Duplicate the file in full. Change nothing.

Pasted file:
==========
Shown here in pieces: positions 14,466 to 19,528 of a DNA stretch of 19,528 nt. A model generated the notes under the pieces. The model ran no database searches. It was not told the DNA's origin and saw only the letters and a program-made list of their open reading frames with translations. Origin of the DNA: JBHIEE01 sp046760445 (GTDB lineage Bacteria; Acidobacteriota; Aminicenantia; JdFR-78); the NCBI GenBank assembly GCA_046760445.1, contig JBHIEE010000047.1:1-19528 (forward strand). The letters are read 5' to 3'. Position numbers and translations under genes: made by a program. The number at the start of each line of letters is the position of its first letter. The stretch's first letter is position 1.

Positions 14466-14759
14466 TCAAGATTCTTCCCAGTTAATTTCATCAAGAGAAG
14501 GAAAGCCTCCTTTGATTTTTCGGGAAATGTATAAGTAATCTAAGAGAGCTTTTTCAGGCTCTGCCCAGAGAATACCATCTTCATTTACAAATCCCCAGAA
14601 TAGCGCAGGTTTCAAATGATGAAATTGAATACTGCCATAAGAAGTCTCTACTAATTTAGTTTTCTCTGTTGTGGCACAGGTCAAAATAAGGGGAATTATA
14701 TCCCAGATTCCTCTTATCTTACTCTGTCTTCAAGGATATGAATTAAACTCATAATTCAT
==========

Shown here in pieces: positions 14,466 to 19,528 of a DNA stretch of 19,528 nt. A model generated the notes under the pieces. The model ran no database searches. It was not told the DNA's origin and saw only the letters and a program-made list of their open reading frames with translations. Origin of the DNA: JBHIEE01 sp046760445 (GTDB lineage Bacteria; Acidobacteriota; Aminicenantia; JdFR-78); the NCBI GenBank assembly GCA_046760445.1, contig JBHIEE010000047.1:1-19528 (forward strand). The letters are read 5' to 3'. Position numbers and translations under genes: made by a program. The number at the start of each line of letters is the position of its first letter. The stretch's first letter is position 1.

Positions 14466-14759
14466 TCAAGATTCTTCCCAGTTAATTTCATCAAGAGAAG
14501 GAAAGCCTCCTTTGATTTTTCGGGAAATGTATAAGTAATCTAAGAGAGCTTTTTCAGGCTCTGCCCAGAGAATACCATCTTCATTTACAAATCCCCAGAA
14601 TAGCGCAGGTTTCAAATGATGAAATTGAATACTGCCATAAGAAGTCTCTACTAATTTAGTTTTCTCTGTTGTGGCACAGGTCAAAATAAGGGGAATTATA
14701 TCCCAGATTCCTCTTATCTTACTCTGTCTTCAAGGATATGAATTAAACTCATAATTCAT